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King coal: consumption hits 44 year high

Published time: June 16, 2014 19:06
AFP Photo

AFP Photo

Coal consumption has jumped to its highest since 1970, with a 30.1 percent share of the global energy market in 2013. The BP Statistics Review also said renewables reached a record 2.7 percent due to fears of rising CO2 emissions and climate change.

Coal’s consumption comes just below the 32.9 percent share for crude oil, which has lost market share for the 14th consecutive year, says BP Statistical Review of World Energy 2014.

Europe is increasing coal imports the fastest, buying the most from the US where cheaper shale gas is replacing coal at power stations.

Europe is increasing its carbon emissions because it’s using too much coal because it’s cheap,” Royal Dutch Shell Plc’s Chief Financial Officer Simon Henry said in an interview on Bloomberg Television on June 3.

India made its second largest volumetric increase on record and contributed 21 percent in global growth.

China recorded the weakest absolute growth since 2008, but still accounted for 67 percent of the global total.

A "dramatic slowdown" in Chinese energy growth to 4.7 percent last year from 8.4 percent in 2012 puts a question mark over China's 2013 official economic growth figure of 7.7 percent, the Guardian quotes Christof Ruhl, BP's chief economist and author the statistical review.

"It is not easy to reconcile the slowdown in energy growth numbers and official [gross domestic product] numbers ... you can draw your own conclusions from that," Ruhl said.

However, the pace of growth of the global coal consumption is still below the 10-year average of 3.9 percent.

The production of coal globally grew by 0.8 percent, the weakest growth since 2002. Indonesia’s increase of 9.4 percent together with Australia’s 7.3 percent offset a decline in the US of 3.1 percent. China recorded the weakest volumetric growth of 1.2 percent in production since 2000.

Prof Nick Stern, author of the influential climate change report, the Stern Review, and the chair of the Grantham Research Institute on Climate Change, said his latest study showed the economic risks of unchecked climate change overcame previous estimates. He warns that living standards could start to decline later this century unless the growth in annual emissions of greenhouse gases is checked.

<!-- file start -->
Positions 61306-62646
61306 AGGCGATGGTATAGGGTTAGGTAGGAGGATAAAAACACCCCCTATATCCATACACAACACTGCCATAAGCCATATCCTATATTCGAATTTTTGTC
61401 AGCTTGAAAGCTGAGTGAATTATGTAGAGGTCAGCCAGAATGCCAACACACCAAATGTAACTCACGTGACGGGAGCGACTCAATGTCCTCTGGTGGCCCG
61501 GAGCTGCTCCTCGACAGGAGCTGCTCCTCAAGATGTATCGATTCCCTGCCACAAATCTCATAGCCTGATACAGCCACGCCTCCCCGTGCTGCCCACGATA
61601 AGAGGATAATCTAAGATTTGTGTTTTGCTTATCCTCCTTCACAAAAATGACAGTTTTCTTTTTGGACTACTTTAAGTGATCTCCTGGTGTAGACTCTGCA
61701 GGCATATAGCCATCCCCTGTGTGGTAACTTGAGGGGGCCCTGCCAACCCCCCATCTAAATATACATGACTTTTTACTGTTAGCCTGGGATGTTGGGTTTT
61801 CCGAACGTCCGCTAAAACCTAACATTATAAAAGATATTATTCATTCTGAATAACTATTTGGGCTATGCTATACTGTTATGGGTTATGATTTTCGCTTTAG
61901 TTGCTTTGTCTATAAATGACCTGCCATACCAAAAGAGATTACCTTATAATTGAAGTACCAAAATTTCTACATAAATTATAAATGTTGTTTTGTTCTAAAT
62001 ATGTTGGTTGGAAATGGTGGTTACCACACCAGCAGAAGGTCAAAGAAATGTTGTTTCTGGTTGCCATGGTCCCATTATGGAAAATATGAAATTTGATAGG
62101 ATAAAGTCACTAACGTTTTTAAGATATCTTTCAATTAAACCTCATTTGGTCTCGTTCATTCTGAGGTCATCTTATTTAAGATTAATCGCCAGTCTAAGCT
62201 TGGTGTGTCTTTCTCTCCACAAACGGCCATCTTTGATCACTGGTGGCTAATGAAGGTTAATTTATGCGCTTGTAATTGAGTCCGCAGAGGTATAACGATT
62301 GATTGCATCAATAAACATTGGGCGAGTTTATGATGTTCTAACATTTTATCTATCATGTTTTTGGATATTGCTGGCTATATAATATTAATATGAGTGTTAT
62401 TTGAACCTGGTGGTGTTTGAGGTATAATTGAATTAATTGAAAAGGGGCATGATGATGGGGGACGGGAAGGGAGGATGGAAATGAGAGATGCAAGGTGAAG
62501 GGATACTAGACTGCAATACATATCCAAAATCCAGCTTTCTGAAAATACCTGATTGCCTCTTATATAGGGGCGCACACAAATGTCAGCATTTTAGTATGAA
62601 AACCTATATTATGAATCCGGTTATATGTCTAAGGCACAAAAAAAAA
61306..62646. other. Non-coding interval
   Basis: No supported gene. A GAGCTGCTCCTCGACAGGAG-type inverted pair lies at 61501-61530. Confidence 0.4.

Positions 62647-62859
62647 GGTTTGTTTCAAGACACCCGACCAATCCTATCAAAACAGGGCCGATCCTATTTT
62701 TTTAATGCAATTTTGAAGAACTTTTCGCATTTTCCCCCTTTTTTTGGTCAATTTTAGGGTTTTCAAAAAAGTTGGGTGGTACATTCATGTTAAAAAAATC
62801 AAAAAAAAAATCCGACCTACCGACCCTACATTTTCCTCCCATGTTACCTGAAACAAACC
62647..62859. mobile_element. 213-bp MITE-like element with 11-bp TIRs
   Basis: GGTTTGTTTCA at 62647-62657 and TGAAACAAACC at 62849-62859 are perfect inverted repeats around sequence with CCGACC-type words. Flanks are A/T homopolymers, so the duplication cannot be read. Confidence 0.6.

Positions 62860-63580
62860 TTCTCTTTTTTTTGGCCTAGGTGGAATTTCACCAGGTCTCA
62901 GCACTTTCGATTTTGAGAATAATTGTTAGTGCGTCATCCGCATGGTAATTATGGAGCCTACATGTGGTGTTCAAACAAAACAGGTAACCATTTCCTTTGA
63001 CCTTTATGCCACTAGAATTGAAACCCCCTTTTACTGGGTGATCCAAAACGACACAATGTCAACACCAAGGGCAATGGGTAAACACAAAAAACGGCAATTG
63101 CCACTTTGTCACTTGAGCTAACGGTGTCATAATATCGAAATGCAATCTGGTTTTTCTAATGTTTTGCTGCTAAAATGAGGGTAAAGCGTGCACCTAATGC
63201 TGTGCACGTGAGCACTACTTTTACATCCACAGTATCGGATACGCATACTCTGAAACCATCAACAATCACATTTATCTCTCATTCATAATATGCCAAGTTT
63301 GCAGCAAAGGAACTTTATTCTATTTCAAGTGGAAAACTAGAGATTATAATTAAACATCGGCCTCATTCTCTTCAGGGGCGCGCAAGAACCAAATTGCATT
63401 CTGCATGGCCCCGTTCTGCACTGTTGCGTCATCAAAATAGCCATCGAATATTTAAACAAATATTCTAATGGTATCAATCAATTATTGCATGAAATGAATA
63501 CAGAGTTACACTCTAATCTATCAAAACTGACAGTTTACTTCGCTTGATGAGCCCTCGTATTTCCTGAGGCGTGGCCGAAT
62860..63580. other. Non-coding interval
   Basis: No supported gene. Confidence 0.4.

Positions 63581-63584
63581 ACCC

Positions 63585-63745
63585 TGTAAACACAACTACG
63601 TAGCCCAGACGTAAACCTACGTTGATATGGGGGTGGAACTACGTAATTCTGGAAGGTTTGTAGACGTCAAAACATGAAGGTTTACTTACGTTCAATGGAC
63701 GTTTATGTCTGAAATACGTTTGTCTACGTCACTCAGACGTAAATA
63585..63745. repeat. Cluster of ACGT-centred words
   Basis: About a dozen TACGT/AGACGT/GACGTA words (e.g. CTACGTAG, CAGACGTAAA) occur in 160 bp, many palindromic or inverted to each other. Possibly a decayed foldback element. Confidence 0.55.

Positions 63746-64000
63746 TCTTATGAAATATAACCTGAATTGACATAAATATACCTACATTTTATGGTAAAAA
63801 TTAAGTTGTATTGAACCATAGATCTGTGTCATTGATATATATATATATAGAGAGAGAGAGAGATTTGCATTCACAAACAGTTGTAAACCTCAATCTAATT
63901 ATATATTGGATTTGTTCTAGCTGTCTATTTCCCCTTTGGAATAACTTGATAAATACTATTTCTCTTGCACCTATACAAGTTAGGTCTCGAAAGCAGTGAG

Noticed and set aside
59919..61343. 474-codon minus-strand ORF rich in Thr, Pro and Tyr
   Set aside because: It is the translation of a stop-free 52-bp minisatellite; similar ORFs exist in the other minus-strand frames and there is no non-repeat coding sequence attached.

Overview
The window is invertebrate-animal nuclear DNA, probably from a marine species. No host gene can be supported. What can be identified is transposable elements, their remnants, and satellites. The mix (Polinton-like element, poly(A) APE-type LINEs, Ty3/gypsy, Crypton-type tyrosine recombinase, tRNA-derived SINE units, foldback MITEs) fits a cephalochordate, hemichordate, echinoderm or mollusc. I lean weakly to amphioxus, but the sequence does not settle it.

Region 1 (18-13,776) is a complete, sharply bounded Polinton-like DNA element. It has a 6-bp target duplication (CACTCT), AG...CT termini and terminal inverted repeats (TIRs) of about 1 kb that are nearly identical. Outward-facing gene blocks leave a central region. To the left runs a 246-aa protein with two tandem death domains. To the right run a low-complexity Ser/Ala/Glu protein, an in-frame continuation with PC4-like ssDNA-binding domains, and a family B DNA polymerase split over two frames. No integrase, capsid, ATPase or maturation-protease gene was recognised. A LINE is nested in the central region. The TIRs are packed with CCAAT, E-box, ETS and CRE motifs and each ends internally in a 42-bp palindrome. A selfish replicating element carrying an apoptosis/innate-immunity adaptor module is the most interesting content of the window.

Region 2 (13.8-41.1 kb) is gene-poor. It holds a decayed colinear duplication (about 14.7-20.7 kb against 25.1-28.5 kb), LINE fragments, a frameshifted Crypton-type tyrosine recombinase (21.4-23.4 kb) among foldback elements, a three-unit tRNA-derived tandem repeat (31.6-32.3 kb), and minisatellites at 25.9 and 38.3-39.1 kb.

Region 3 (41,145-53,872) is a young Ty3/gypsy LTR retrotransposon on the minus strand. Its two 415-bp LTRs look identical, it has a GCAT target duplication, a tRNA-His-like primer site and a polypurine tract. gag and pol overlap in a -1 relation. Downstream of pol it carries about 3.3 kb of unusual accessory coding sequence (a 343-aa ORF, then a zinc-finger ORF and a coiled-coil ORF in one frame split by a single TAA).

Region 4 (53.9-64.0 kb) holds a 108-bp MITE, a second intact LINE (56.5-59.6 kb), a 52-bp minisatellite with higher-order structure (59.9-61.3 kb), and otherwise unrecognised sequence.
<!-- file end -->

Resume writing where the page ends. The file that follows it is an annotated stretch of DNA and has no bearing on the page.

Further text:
Meanwhile the renewable energy sources continued to increase in 2013, reaching a record 2.7 percent of global energy consumption, up from 0.8 percent a decade ago.

China recorded the largest incremental growth in renewables, followed by the US, while growth in Europe’s leading players such as Germany, Spain and Italy was below average.

Globally the use of wind energy increased by 20.7 percent contributing more than half of renewable power growth. Solar power grew even more rapidly, by 33 percent, but from a smaller base.

Global biofuels production grew by below average at 6.1 percent.

source: BP Statistical Review of World Energy June 2014 bp.com/statisticalreview

Comments (5)

 

Glen897 23.06.2014 12:03

A. Smith 16.06.2014 21:18

even the sheeple should be asking why that 1930's 'The Formula' chemical conversion process isn't widely and commercially being used and deployed.

  

Shhh Shhhh. Calm down. China is expected to consume half of the worlds Methanol producton this year. The domestically made methanol is produced from coal. It is blended with gasoline for fuel. Far better than turning corn into low grade Ethanol, which was just a scam by US corn growers.
As for coal being radioactive; it depends on where it is sourced from.

 

Rudi Meister 16.06.2014 22:02

wow, looks like the oligarchs have won, lets put our hands together at their utter and complete success in the ever growing pursuit of "More".
Those of you that don't have children yet, you may not experience your grand children, simply because our time here is possibly that short.
i'm no rocket scientist, but come on, what hope is there after reading the news everyday?

 

A. Smith 16.06.2014 21:22

Why does Silver Tarnish on earth now? Because of the massive use of Coal Burning during the Industrial revolution in the West. Massive commercial and domestic use of burning coal fills the environment with deadly radioactive isotopes that were locked inside that coal, deadly toxic sludge from what remains afterwards and the deadly effects all of that carbon byproducts and sulpher does to the air and enviroment like acid rain for example on fish and childrens lungs.

Huma nity on earth is burning millions of years worth of Coal in mere decades and the earth and oceans are now super saturated with carbon as a result.

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